Clause 5

Part of National Insurance Contributions Bill – in a Public Bill Committee at 4:45 pm on 7th December 2010.

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Photo of Chris Leslie Chris Leslie Shadow Minister (Treasury) 4:45 pm, 7th December 2010

Indeed, and I am grateful for that point. Nevertheless, most new start-up charities that employ a small number of individuals would probably say, “Yes, please” to the national insurance holiday, were it available to them. Charities that are thinking about starting up, and that are looking at the costs and expense of staffing their activities, could be deterred from hiring the desirable number of extra staff. I presume that the national insurance holiday is partly designed to act as a carrot that draws new endeavours into employing new people, but that may no longer be the case.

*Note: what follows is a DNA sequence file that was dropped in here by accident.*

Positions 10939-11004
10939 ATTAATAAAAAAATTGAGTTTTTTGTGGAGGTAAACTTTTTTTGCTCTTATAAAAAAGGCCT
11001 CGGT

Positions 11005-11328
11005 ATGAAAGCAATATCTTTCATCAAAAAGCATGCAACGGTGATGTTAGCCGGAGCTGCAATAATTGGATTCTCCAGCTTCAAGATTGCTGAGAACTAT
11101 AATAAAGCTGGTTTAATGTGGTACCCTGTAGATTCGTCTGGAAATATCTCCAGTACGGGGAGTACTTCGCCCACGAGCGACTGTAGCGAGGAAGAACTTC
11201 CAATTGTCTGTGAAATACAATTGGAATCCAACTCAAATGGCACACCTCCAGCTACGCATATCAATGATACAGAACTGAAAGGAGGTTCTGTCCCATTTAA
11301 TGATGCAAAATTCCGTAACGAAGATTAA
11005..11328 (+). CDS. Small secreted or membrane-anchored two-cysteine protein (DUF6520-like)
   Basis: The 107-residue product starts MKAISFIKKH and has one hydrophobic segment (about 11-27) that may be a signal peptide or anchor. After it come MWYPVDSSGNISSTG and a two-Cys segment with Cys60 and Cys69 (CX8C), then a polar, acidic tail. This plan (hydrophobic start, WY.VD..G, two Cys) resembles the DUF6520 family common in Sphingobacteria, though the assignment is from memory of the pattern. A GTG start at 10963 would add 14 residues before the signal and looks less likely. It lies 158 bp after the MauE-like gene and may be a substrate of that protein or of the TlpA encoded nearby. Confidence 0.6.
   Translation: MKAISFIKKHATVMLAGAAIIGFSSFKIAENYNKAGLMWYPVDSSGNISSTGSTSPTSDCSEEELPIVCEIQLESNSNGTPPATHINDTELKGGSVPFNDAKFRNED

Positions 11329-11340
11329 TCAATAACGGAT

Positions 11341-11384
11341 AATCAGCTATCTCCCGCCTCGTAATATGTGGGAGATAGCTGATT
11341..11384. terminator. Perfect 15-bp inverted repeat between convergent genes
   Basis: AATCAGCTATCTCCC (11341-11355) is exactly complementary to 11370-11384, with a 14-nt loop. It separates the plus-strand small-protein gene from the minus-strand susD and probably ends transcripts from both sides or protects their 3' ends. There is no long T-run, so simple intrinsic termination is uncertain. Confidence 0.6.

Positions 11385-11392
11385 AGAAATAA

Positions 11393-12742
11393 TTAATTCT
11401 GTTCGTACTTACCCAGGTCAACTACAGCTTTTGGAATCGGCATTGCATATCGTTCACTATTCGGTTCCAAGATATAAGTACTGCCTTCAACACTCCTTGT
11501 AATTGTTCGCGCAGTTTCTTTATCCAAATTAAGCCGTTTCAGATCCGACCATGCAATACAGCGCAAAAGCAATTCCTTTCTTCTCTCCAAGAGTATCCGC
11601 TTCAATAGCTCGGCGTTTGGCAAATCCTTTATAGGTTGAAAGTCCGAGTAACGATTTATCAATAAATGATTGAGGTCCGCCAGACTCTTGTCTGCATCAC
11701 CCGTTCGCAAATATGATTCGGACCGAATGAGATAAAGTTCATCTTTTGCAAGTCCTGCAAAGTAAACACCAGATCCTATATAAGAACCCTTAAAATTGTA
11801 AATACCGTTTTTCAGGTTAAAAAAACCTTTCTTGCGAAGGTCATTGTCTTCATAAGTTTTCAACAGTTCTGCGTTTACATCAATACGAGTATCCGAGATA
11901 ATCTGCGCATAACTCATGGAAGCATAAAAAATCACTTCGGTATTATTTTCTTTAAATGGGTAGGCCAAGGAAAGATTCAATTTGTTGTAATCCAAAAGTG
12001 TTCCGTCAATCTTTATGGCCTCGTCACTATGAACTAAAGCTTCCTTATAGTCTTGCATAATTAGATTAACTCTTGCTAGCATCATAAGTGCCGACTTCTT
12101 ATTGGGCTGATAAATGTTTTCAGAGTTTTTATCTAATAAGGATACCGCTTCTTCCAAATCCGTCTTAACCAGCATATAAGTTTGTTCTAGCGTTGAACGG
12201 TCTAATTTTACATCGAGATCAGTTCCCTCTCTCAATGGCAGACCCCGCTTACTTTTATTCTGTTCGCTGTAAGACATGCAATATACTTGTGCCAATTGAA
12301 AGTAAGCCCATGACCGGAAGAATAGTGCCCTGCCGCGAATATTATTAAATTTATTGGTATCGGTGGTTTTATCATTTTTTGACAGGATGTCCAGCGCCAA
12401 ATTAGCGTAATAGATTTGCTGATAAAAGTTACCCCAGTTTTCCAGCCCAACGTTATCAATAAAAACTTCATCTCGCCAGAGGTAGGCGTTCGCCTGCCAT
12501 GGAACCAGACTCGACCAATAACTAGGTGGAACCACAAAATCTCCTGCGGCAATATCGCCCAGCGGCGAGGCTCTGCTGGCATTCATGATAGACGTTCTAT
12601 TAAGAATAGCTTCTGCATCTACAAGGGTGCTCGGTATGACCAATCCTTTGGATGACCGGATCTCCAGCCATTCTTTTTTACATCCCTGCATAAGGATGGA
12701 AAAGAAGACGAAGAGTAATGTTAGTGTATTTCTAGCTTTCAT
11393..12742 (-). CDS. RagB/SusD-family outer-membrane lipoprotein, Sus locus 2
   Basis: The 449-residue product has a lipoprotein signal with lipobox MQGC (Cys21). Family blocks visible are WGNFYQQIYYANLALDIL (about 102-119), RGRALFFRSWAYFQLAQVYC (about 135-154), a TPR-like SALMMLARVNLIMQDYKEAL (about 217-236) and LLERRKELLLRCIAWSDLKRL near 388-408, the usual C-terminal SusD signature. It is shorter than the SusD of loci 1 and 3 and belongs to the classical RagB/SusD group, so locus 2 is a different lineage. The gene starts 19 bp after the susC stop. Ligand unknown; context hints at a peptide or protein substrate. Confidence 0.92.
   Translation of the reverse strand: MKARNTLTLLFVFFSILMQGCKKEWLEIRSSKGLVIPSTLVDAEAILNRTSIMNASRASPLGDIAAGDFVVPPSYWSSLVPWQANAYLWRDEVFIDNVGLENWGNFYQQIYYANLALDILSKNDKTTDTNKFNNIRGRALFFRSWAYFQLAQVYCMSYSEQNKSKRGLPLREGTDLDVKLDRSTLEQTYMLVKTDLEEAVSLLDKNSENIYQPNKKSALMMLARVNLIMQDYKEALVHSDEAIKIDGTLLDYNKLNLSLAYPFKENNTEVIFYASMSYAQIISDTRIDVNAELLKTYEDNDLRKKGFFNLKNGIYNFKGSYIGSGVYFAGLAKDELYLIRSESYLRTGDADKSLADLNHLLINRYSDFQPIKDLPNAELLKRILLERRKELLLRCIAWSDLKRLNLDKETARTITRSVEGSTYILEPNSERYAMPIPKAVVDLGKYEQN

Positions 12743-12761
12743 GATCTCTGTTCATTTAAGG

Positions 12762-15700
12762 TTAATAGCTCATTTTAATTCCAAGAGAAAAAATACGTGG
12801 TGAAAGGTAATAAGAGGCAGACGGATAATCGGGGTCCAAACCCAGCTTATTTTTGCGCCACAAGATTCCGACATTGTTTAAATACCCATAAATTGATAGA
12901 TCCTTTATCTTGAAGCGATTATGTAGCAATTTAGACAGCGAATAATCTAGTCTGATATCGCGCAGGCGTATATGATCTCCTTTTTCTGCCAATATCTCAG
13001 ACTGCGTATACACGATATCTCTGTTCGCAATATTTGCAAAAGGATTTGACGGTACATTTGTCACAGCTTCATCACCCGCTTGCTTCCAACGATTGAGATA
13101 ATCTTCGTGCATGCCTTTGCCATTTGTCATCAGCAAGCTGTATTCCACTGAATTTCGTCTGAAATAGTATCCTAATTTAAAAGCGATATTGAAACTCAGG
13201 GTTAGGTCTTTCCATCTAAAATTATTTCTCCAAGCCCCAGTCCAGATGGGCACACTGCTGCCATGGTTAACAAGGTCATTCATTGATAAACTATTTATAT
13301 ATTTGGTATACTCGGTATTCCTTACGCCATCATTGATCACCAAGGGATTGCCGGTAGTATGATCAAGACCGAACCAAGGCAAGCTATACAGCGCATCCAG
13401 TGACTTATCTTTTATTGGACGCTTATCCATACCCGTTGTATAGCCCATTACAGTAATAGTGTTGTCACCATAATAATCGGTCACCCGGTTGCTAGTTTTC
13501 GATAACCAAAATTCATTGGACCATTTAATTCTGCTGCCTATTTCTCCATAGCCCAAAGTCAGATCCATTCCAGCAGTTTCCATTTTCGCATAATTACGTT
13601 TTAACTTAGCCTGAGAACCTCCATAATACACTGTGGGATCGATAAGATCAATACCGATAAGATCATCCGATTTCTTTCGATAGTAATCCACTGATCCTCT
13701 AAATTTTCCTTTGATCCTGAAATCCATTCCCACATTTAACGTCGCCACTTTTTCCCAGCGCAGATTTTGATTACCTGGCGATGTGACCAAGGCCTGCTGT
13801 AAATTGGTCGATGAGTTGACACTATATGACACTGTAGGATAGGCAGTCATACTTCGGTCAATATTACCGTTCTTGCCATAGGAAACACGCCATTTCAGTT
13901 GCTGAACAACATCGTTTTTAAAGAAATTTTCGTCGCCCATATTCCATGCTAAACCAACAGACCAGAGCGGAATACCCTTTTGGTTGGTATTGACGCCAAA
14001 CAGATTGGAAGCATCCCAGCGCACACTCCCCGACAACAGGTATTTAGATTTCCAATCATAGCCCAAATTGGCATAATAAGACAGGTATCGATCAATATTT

I want to ask the Minister the following specific questions. What is the logic of excluding the not-for-profit sector in this way? Is there a reason why he has focused only on the “wealth-creating sector”—as he defines it—as, supposedly, the for-profit sector? In many ways, I think that the not-for-profit sector can also help with the general prosperity and wealth of the country at large, but that is a bit of a moot point. In the Minister’s view, if we were to accept the amendment and the clause were to be extended to charities, what would be the cost? Has the Treasury been able to put a broad estimate in place about that? Cost may be one reason why the Minister does not want to extend the parameters of the clause. If so, what would that cost be? My most specific question is that, as I understand it, in charity law, a charity is either a trust, an association, or a company limited by guarantee. In the latter case, would that third form of charity find itself eligible under the Bill as drafted, particularly under clause 5(6)(a)? Obviously, the provisions of the income tax Acts and corporation tax Acts may well apply to a charity which is a company limited by guarantee.